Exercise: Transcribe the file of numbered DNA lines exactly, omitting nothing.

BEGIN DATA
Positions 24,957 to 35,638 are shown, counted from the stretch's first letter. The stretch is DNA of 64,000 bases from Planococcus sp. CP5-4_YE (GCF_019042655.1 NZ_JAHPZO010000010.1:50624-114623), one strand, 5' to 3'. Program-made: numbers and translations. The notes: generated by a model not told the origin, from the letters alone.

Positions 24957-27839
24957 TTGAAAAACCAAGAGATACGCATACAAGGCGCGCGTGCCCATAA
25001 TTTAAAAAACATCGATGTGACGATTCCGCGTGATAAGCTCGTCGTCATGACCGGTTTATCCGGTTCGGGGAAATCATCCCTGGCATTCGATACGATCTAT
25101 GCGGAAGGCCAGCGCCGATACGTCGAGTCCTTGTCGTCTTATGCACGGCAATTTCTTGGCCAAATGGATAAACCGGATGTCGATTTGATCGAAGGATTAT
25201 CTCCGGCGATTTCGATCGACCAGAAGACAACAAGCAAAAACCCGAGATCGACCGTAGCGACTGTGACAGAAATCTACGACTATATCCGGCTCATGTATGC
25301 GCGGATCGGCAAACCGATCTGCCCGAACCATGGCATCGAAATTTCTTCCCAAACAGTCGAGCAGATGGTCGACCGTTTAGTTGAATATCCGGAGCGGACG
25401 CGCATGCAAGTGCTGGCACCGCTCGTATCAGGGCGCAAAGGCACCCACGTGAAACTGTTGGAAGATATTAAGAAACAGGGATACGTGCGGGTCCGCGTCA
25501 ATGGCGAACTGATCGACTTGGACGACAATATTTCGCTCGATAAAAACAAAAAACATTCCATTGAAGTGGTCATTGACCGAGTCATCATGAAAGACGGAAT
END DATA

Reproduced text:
Positions 24,957 to 35,638 are shown, counted from the stretch's first letter. The stretch is DNA of 64,000 bases from Planococcus sp. CP5-4_YE (GCF_019042655.1 NZ_JAHPZO010000010.1:50624-114623), one strand, 5' to 3'. Program-made: numbers and translations. The notes: generated by a model not told the origin, from the letters alone.

Positions 24957-27839
24957 TTGAAAAACCAAGAGATACGCATACAAGGCGCGCGTGCCCATAA
25001 TTTAAAAAACATCGATGTGACGATTCCGCGTGATAAGCTCGTCGTCATGACCGGTTTATCCGGTTCGGGGAAATCATCCCTGGCATTCGATACGATCTAT
25101 GCGGAAGGCCAGCGCCGATACGTCGAGTCCTTGTCGTCTTATGCACGGCAATTTCTTGGCCAAATGGATAAACCGGATGTCGATTTGATCGAAGGATTAT
25201 CTCCGGCGATTTCGATCGACCAGAAGACAACAAGCAAAAACCCGAGATCGACCGTAGCGACTGTGACAGAAATCTACGACTATATCCGGCTCATGTATGC
25301 GCGGATCGGCAAACCGATCTGCCCGAACCATGGCATCGAAATTTCTTCCCAAACAGTCGAGCAGATGGTCGACCGTTTAGTTGAATATCCGGAGCGGACG
25401 CGCATGCAAGTGCTGGCACCGCTCGTATCAGGGCGCAAAGGCACCCACGTGAAACTGTTGGAAGATATTAAGAAACAGGGATACGTGCGGGTCCGCGTCA
25501 ATGGCGAACTGATCGACTTGGACGACAATATTTCGCTCGATAAAAACAAAAAACATTCCATTGAAGTGGTCATTGACCGAGTCATCATGAAAGACGGAAT